Supreme Court must uphold Miranda law

The U.S. Supreme Court decided Monday, Dec. 6, to re-evaluate one of the foundations of the contemporary American legal system. Miranda v. Arizona, the 1966 case that resulted in the requirement of police officers to inform suspects of their Constitutional rights prior to arrest, is being challenged by attorney and University of Utah Law Professor Paul Cassel and his associates. However, their contentions with the efficacy of the Miranda decision are invalid, as are their methods to overturn it. While it is almost always beneficial for Americans when the Supreme Court elaborates on an issue, the Court should decide that Cassel’s objections are not sufficient to overturn Miranda.
On June 13, 1966, the Supreme Court announced its decision on Miranda v. Arizona, which concluded that Ernesto Miranda was convicted of kidnapping and rape based on his confession and two-hour interrogation without the presence of counsel. Under Chief Justice Earl Warren, the Court decided 5-4 that Miranda was denied his Constitutional rights against self-incrimination and to counsel, and that “prosecuting individuals for crime” must be “consistent with the federal Constitution.” The decision required that apprehended suspects be informed of their right to remain silent, their right to counsel and that their statements might be used against them by prosecutors.
Cassel has two contentions with the Miranda requirements, both of which are invalid. He claims there exists the possibility that a guilty criminal could be released because he or she had not been properly Mirandized. While certainly confessions are suppressed, though infrequently, very rarely will a guilty criminal be released. There are several other instruments used to prosecute criminals — such as direct evidence, witnesses and motive — that are much more convincing empirical information to base a conviction upon. And even Cassel admits there are very few cases that illustrate this criticism. His other contention is that informing suspects of their rights dissuades them from confessing. However, the Constitution specifically delineates the right against self-incrimination. When suspects are unaware of this right, they would unknowingly surrender it, when, according to the Constitution, they would not have to.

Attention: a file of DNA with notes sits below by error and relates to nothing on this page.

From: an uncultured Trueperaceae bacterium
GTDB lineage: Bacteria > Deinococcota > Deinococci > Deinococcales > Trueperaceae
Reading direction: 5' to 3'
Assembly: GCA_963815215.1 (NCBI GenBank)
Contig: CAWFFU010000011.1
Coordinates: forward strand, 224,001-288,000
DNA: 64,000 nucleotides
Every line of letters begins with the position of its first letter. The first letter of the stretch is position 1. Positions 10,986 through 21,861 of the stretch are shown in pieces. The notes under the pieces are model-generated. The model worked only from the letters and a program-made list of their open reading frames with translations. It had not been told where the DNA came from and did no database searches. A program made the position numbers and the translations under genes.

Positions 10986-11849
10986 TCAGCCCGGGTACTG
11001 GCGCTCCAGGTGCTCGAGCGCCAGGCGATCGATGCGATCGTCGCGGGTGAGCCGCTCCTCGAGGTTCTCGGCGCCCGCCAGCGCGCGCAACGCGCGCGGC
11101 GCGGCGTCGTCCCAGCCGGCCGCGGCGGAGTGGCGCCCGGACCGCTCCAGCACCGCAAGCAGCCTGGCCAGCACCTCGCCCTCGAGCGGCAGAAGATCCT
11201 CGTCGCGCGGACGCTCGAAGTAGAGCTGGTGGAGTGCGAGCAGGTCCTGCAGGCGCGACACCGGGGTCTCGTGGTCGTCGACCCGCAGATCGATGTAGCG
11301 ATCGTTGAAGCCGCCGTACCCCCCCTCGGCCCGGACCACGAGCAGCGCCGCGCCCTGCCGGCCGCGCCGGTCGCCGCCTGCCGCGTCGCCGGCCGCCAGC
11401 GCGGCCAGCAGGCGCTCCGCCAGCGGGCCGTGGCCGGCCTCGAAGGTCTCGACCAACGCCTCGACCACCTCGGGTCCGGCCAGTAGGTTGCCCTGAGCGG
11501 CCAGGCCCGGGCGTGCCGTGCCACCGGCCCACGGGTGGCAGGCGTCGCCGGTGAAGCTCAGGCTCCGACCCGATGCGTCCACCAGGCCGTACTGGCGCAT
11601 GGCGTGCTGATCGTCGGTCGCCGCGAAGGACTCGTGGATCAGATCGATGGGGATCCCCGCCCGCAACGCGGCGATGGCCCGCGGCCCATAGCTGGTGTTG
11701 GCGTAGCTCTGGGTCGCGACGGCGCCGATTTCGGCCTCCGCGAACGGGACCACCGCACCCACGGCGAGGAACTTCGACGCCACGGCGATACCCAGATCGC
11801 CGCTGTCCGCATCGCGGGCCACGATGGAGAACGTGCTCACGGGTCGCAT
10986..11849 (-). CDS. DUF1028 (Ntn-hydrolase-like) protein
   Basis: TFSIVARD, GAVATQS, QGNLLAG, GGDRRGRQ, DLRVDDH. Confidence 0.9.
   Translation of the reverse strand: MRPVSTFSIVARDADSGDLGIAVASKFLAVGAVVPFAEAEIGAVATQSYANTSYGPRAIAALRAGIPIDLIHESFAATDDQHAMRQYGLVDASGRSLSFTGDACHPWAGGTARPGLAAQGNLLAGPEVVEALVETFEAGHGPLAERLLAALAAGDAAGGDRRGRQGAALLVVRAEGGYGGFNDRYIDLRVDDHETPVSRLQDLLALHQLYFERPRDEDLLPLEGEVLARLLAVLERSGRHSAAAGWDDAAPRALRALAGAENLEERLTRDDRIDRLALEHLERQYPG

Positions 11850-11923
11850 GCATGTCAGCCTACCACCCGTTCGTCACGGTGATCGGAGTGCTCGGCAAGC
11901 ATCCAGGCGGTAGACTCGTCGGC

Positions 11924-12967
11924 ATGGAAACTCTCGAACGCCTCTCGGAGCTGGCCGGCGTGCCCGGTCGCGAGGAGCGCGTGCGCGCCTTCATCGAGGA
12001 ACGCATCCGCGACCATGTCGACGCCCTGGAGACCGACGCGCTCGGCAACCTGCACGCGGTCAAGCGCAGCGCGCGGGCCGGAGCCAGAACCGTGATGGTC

Cassel is attempting to overturn Miranda by claiming it was not a Constitutional interpretation, which Congress cannot overturn, but a mere recommendation by the Warren Court, which Congress can overturn. Cassel refers to a 1968 law, Section 3501 of Title 18 of the U.S. Code, which claims Miranda was a recommendation, and overturns it. However, it was later considered to be invalid, as Miranda became commonly accepted as a Constitutional interpretation, and therefore cannot be overturned by Congress. Warren’s decision also had explicit references to criminal procedure as delineated by the Constitution, and that interrogation involved “inherently compelling pressures” that could violate the Fifth Amendment.
Cassel’s challenges to Miranda are both illogical and dangerous. One of the fundamental tenets of the American judicial system is that it is better for 10 guilty persons to go free than for one innocent person to be imprisoned. While overturning Miranda might ease prosecution in a few cases, it would do so at the expense of Americans’ Constitutional rights.